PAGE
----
Valentine’s Day is a day which has become a day fuelled by card companies in order to make money, and to make single people feel awful about themselves. This year, despite none of us actually being single in February, my housemates and I decided to combat this most commercial of days by hosting our very own Galentine’s Day. This was a girls-only evening featuring snacks, face masks, nail polish and a screening of Fifty Shades of Grey. I had downloaded this film in advance, a part of me cursing myself for allowing it to take up valuable space on my laptop. But when we started watching it, it was clear that no one wanted to take it seriously – we all yelled at the screen about the lack of foreplay, lack of anything actually kinky, lack of decent dialogue, etcetera.
It made $94,000,000 on its opening weekend alone. What is so appealing about this poorly-concealed Twilight rip-off which kept audiences flocking to the cinema?
To explore the answer to this question properly, we must first look into the strange and uncomfortable world of mainstream pornography. 35% of all internet downloads are pornographic. The entire worldwide industry is worth $4.9 billion. Yet the vast majority of mainstream pornography is aimed solely at men, with the women in the films often being abused and/ or coerced whilst filming it (as can be seen in the fantastic documentary, Hot Girls Wanted, which can be found on Netflix). Of course, feminist pornography does exist (Erika Lust is the first example which comes to mind – details of how to watch her films can be found on the resources page) – but the films are few and far between.
I think this information explains why the Fifty Shades franchise is so popular, both as books and films. The amount of mainstream media produced in order to appeal to the needs of feminine sexuality is next to nothing. One exception is the lacklustre Mills and Boon company printing what Wikipedia describes as ‘escapist fiction for women’ promoting what many consider to be rape fantasies, on top of horribly formulaic stories. Nevertheless, these novels are churned out at an alarming rate, with over a hundred released each month. However, even the success of these stories cannot prevent them from being considered distasteful. They are often separated from the rest of fiction in bookshops, and condemned by many feminist speakers.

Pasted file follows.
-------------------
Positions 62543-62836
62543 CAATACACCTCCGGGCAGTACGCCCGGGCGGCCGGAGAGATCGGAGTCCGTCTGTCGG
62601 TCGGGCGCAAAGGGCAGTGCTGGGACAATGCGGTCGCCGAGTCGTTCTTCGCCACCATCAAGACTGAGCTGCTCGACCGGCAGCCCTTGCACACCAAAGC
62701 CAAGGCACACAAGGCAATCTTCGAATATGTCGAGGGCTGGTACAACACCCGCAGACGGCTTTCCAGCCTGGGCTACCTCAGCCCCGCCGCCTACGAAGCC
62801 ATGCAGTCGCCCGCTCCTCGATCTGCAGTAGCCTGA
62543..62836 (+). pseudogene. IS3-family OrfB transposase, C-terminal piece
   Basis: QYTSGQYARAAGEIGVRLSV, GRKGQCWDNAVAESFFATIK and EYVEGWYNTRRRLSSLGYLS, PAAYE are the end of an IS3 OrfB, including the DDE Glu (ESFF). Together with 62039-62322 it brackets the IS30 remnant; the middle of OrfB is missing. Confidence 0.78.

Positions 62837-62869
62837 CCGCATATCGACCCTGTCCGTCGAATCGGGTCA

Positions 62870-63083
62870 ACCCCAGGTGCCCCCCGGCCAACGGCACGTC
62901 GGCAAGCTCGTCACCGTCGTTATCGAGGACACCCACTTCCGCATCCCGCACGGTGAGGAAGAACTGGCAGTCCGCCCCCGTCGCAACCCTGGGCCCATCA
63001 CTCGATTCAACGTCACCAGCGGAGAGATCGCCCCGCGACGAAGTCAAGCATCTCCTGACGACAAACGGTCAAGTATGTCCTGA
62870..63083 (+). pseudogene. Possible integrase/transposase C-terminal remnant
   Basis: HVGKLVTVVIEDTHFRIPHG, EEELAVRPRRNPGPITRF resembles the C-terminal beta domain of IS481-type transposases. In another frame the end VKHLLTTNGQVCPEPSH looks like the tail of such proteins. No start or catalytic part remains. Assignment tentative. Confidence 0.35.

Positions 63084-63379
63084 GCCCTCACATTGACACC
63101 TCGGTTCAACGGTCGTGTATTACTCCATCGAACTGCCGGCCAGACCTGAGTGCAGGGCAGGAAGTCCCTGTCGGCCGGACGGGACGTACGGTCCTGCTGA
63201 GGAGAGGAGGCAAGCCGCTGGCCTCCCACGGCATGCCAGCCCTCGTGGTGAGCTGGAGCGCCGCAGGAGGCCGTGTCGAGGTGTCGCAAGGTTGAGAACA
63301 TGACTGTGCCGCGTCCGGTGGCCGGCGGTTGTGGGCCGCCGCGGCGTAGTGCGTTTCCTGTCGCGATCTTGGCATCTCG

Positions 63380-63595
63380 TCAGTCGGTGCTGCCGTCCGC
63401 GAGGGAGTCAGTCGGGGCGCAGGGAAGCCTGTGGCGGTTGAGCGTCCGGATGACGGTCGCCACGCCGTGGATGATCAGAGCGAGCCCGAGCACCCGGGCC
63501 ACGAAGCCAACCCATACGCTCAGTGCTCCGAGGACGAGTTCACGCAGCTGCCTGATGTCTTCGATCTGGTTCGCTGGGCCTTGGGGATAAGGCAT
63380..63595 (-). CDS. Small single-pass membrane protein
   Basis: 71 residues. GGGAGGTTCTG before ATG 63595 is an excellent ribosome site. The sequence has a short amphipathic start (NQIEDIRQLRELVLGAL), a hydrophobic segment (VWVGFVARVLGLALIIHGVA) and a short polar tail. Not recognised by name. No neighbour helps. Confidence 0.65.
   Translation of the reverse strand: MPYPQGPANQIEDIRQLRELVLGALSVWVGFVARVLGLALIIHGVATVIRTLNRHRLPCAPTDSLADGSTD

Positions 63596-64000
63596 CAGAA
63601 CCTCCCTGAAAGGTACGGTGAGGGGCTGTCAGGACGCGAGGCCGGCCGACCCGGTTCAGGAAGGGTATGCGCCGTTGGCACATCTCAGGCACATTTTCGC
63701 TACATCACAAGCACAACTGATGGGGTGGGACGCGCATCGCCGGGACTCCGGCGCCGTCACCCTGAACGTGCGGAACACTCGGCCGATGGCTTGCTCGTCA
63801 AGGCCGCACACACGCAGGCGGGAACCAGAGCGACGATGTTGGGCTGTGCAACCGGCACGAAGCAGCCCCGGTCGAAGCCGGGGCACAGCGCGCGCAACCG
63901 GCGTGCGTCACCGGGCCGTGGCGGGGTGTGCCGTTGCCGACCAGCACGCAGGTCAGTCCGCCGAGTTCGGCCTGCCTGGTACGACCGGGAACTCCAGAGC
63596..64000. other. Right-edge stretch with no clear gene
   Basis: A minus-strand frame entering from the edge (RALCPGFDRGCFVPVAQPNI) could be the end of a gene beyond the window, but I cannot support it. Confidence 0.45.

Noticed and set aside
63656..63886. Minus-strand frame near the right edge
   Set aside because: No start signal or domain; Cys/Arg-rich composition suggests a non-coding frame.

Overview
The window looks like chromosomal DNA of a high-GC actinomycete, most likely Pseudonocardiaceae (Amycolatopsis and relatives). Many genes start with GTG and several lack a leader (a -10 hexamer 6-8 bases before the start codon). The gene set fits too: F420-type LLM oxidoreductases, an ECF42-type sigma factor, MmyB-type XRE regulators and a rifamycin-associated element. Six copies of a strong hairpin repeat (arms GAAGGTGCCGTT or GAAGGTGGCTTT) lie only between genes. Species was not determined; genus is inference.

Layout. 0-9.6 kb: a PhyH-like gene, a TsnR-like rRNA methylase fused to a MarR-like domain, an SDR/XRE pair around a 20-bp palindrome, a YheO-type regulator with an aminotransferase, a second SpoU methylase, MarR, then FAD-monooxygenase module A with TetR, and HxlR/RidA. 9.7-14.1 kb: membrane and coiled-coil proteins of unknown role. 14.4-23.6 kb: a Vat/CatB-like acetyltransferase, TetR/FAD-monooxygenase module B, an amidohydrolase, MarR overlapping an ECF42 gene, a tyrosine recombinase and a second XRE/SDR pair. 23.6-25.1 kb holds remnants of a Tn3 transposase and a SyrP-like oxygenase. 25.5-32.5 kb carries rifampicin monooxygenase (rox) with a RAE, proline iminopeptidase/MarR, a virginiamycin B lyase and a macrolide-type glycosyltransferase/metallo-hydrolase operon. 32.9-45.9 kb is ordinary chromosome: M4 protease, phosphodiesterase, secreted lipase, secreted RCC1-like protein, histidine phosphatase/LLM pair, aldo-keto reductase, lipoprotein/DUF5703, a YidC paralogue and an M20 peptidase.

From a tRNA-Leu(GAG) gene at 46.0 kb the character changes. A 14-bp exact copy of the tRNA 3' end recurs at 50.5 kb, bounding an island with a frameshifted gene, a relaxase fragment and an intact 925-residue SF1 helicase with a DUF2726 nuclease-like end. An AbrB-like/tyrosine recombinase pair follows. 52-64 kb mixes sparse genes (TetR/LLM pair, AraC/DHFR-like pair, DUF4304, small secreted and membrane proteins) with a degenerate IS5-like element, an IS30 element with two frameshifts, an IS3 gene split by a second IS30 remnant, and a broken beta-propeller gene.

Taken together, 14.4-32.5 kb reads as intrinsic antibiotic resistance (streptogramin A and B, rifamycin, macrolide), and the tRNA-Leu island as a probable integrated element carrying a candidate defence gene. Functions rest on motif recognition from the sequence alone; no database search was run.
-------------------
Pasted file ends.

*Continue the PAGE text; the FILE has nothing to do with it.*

I remember being questioned to great length in sixth form by my incredulous male friends after admitting that yes, I did indeed masturbate. The point being that female sexuality is still vastly considered taboo in our society, whilst male sexuality remains catered for in everything from internet pornography to deodorant adverts.
In the case of Fifty Shades of Grey, women the whole world over were finally given what the internet had kept from them all these years – erotica from the perspective of a woman, written by someone who knows what women want, or at least what middle-aged mothers (the main target audience of this series) want. Feminine erotica had existed before, of course (in the aforementioned Mills and Boon), but never had it been so accessible, so mainstream, or so naughty.
(N.B. Fifty Shades of Grey is by no means as kinky as it makes out to be, and is also very damaging to the perpetrated image of people with fetishes, but it’s certainly kinkier than other erotica out there.)
The issue I have with Fifty Shades, aside from it being appallingly written, is the way in which it presents the character of Ana, and her sexuality. It is revealed from near the beginning of the ‘plot’, that Ana is a virgin, and has never even masturbated before. The point of this article is not at all to shame virginity, but the way in which this story deals with it makes me furious. Once again, we can see mainstream media in which a woman’s virginity is fetishized and ‘taken’ by a man, as if having sex with him changes who she is. This is something seen time and again in Mills and Boon, as if virginity makes the female protagonist more attractive.